Submission guidelines: Submissions (research articles and reviews) must be original works not scheduled for publication by another publisher or original work for which the contributor has received all necessary permissions to republish as open access. Reprints of important articles may also be submitted. Please send proposals or full-length articles for consideration to the editors at palapala@hawaii.edu.

Manuscripts must be provided in Word doc format with all images and tables extracted as separate files. Please format all manuscript notes as endnotes and refer to the 16th edition of The Chicago Manual of Style for citations and style guidelines. Please see the University of Hawai‘i Press Manuscript Guidelines for more details.

Upon acceptance, contributors will be asked to sign a publication agreement with University of Hawai‘i Press, and all content in Palapala is published under a Creative Commons Attribution-NonCommercial-NoDerivatives 4.0 International License.

Call for Papers: Biography special issue

Biography: An Interdisciplinary Quarterly seeks papers for an upcoming special issue tentatively titled, Political Biographies in Literature and Cinema.

From the editors at the Center for Biographical Research:

To what extent do biographies promote or question the biographee’s political values? What are the limitations of prevailing assumptions (popular and/or academic) about biography’s relationship with history? What models of the political subject do biographies of political figures presuppose, and with what consequences? Articles of general relevance, as well as specific case studies of print or film biographies, are welcome in this special number of Biography, An Interdisciplinary Quarterly on political biographies in literature and cinema.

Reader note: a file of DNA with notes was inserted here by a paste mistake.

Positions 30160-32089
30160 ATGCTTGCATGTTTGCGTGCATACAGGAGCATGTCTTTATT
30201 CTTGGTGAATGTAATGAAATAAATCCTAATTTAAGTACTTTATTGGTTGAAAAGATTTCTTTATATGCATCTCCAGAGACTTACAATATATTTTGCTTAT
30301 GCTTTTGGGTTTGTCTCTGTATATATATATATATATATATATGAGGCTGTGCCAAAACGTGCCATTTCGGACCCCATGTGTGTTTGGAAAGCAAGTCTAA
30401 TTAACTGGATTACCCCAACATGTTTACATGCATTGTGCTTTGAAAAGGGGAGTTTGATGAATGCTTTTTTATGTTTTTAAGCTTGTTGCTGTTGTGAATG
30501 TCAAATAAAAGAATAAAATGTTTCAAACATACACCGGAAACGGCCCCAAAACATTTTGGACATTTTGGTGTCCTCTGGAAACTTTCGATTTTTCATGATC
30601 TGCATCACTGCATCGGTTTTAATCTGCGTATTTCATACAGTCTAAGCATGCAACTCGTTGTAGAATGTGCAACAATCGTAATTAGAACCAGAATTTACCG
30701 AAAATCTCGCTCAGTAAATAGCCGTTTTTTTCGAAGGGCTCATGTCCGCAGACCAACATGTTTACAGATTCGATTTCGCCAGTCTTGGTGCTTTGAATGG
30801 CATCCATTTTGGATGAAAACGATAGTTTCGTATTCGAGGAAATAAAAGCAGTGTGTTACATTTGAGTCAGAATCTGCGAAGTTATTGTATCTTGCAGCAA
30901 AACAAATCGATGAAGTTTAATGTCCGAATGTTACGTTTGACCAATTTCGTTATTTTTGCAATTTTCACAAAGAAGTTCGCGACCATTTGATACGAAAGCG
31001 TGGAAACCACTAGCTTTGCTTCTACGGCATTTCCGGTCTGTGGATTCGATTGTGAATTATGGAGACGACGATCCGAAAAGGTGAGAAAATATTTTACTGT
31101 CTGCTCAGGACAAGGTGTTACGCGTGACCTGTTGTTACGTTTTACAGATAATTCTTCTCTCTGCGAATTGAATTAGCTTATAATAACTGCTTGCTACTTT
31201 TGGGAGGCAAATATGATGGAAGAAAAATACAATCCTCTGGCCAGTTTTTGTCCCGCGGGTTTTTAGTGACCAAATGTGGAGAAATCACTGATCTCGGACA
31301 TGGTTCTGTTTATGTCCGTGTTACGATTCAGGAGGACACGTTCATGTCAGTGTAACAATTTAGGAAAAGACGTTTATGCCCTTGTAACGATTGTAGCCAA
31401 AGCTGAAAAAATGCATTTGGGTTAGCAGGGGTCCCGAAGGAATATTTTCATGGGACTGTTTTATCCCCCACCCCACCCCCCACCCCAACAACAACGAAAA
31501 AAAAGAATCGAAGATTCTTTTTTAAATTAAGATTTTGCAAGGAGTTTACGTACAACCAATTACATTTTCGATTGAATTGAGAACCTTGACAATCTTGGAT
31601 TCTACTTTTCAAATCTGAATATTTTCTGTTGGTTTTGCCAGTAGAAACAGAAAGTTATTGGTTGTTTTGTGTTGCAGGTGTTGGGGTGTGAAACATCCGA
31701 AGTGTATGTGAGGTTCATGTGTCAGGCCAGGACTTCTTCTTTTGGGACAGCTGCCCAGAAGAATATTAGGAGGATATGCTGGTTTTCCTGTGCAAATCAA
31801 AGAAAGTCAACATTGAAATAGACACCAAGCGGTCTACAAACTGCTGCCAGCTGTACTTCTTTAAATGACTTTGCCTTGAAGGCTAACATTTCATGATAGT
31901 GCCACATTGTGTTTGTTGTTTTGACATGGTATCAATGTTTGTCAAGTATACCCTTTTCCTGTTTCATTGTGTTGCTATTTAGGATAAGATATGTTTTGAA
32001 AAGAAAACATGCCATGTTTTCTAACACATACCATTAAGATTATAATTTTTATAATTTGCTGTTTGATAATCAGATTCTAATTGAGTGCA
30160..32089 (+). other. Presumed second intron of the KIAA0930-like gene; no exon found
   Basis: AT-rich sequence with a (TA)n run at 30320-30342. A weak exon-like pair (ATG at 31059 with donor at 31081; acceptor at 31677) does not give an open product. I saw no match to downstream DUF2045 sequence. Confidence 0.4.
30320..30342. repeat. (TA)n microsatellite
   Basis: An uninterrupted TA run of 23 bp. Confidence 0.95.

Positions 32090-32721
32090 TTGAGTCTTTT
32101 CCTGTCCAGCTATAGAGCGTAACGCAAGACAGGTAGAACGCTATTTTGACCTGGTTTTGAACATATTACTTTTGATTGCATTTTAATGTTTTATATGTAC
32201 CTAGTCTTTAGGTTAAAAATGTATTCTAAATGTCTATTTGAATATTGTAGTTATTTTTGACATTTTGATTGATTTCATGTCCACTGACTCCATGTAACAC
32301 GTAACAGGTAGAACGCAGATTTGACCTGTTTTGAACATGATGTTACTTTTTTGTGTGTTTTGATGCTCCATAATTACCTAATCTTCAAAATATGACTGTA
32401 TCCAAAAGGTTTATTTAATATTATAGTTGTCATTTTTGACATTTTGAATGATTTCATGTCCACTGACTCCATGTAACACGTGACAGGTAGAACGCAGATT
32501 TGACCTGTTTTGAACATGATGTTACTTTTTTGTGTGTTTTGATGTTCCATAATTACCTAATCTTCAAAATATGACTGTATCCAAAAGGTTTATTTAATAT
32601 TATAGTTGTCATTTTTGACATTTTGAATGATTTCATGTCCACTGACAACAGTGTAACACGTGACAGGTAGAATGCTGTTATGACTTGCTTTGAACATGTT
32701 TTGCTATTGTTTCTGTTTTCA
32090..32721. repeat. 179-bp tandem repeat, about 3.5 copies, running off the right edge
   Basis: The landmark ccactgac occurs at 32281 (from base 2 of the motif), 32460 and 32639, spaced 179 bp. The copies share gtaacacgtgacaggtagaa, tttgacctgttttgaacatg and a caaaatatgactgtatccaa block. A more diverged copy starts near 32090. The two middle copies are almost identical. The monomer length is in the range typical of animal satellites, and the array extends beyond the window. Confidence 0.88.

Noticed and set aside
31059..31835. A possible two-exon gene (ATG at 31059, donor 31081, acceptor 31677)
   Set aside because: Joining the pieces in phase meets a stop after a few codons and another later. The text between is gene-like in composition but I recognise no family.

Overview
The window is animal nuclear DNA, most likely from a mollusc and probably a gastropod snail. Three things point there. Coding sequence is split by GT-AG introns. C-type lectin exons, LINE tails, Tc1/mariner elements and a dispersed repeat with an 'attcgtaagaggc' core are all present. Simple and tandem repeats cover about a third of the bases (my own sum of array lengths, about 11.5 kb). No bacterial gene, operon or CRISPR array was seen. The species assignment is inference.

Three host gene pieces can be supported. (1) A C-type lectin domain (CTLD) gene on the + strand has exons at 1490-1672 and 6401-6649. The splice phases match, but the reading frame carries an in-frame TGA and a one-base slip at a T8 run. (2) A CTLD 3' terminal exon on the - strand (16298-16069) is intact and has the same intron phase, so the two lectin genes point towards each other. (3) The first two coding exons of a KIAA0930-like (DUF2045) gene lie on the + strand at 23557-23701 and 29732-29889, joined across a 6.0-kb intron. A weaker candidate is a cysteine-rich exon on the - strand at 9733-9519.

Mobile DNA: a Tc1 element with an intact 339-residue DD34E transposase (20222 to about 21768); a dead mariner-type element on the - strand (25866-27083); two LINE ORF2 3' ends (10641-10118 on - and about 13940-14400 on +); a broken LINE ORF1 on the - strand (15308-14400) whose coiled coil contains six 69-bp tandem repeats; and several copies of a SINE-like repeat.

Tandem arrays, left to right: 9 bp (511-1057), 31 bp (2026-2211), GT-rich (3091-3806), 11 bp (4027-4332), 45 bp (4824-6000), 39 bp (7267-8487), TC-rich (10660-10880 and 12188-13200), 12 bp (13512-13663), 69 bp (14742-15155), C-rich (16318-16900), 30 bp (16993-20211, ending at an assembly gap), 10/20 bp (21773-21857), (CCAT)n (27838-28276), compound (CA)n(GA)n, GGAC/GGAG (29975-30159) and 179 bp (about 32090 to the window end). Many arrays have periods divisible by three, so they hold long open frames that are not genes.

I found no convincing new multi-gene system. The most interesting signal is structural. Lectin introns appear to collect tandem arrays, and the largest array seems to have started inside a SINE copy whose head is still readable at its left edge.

bio-39-3-c1-blogAbstracts of 250-500 words for projected manuscripts of 6,000-8,000 words may be submitted electronically by April 15, 2017. Click here for complete submission guidelines.

Subscribe to Biography through UH Press or browse full-text issues online via Project MUSE.

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Review of Story is a Vagabond (MĀNOA 27:1)

Manoa 27:1 Story is A Vagabond, Intizar HusainAsymptote Journal features a compelling review of Story is a Vagabond: Fiction, Essays and Drama by Intizar Husain, published by MĀNOA: A Pacific Journal of International Writing (27:1, 2015) and UH Press.

One of Pakistan’s most distinguished writers, Intizar Husain was born in India in 1923 and immigrated to Pakistan during the Partition. An internationally acclaimed writer, critic, and translator, he has published seven volumes of short stories, four novels, and a novella, as well as travelogues, memoirs, and critical essays. Despite his importance to world literature for over six decades, Husain’s writing is little known in English translation. Story is a Vagabond is the first collection in English to show the breadth of his thoughtful, innovative, and compassionate work.

Reviewer Aamer Hussein writes that the editors of this special issue managed “a level of translucence through which Husain’s distinctive intonations echo and resound.” Read the review online here.

Order your copy of Story is a Vagabond from UH Press.

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Subscribe to MĀNOA: A Pacific Journal of International Writing